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JTV-69 Korean made 

I purchased the guitar used. After playing it, I noticed the high e string slips of the edge of the neck. I figured it was just me playing sloppy. Then when playing higher up on the neck it was worse, so I looked at the guitar straight on. Up by the nut the strings are well centered on the neck. As you get closer to the bridge the gap between edge of neck on the Low E gets bigger, and the gap between edge of neck and the high e gets smaller. It is to the point of the high e string being right at the edge of the neck. At first, I thought the neck was bad, but then noticed the strings are shifted over the pickup poles as well. So, the 2 bridge mounting points are likely not in the correct location, but shifted causing the strings to be off center the closer the strings get to the bridge. I attached numerous pictures to show the issue.

 

I am not getting anywhere with Line 6 Customer Service on the ticket i opened. Just canned responses and saying they spoke to the tech and a guitar setup will fix the issue. Please advise if anyone has seen this before and how I can possibly resolve?

 

Thanks,

Jamie

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Bridge isn't capable of shifting, it's position is set by the bridge posts.

Neck alignment issue, it's a set-up thing.

 

BTW,... not a canned response, he consulted me first. I see this all the time with bolt-on

neck guitars like Fenders, Jackson and yes, even Line 6 guitars with bolt-on necks. Had

one on my bench just last week, and another two weeks before that.

 

Guitars go out of adjustment with use over time, these are no exception. And your guitar

is a 2012 build with no service history, so it's been a while. Time for its 50,000 mile check-up.

 

That's straight from me, the guitar tech.

 

 

 

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Wow, more answers in 20 minutes than over a week of back and forth with Customer Service. I should have come here in the first place. psarkissian that's all I was looking for was a better explanation of the issue, thank you. As opposed to shipping the guitar all the way to CA, I will go to a local shop to get the setup done.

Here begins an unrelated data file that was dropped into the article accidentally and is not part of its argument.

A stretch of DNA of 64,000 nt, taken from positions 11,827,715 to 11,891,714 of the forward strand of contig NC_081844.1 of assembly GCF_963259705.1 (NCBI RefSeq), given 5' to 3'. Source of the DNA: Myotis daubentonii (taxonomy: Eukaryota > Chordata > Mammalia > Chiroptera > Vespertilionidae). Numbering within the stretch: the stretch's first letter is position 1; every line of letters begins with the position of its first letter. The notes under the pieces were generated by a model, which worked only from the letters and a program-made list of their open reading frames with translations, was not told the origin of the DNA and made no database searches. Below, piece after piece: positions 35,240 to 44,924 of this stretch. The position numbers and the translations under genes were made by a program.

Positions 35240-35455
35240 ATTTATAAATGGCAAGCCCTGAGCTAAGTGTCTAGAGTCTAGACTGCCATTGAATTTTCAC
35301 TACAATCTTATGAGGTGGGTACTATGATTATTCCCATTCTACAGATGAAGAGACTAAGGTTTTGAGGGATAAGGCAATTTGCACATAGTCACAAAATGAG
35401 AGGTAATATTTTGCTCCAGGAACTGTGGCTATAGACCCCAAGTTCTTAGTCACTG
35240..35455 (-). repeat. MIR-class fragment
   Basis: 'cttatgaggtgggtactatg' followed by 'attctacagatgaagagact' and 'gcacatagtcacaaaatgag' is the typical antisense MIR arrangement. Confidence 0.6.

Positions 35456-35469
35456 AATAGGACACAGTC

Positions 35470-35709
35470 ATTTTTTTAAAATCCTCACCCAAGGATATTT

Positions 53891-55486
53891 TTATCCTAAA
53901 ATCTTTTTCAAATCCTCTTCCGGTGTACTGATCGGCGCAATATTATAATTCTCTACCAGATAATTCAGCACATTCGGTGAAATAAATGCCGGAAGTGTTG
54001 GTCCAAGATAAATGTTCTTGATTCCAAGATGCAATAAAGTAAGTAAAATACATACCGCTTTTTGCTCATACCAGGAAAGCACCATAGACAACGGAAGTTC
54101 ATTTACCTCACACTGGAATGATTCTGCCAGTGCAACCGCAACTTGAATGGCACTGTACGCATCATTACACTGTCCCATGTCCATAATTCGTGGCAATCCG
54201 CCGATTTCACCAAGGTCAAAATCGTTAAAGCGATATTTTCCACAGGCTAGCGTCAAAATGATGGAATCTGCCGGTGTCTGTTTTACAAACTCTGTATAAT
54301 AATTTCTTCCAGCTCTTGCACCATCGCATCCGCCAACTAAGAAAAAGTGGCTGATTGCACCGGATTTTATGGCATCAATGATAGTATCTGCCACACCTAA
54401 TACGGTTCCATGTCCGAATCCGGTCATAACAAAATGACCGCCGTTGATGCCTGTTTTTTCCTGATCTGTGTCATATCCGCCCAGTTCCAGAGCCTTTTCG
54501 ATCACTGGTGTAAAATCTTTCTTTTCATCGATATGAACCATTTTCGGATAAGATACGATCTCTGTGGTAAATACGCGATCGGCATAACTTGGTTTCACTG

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CS told you what I told them, which is what I've said here. They know their stuff, and

I'm across the hall from them, if I'm needed.

 

 

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I have also noticed on my JTV-69S that the bridge pieces do indeed move (down). Vibrations during playing appear to make the small Allen screws used to raise and lower the bridge to screw in, lowering one side of the bridge saddle. I have to adjust them every couple of weeks.

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Another useful trick this reminded me of is a way to improve sustain on guitars with bolt on necks. The trick is to slightly loosen the neck mounting screws while the strings are under tension. This will cause the strings to pull the neck tightly into the body cavity, making better contact. Some people think that can improve sustain.

 

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@amsdenj,...

a) Yes, some margin of play for adjustment purposes. Yes, being for the saddle height adjustment.

The photos above though, are something altogether different in this particular case.

 

b) Useful where the neck-to-body contact is not wood-to-wood, more wood-to-paint. Tight wood-to-wood

contact makes for good sustain. Where resonance gets to be too much, different woods, as in three wood

necks are sometimes used to mediate and level out resonances. It's a similar thing with speaker cabinets.

Tannoy had a DMT series (DMT-8, -10, -12) of speaker with dual concentric drivers for good phase coherency.

To moderate resonance point, they used what they called Differential Materials Technology (hence the DMT). 

 

Similar resonance principles apply when using wood in the world of acoustics.

 

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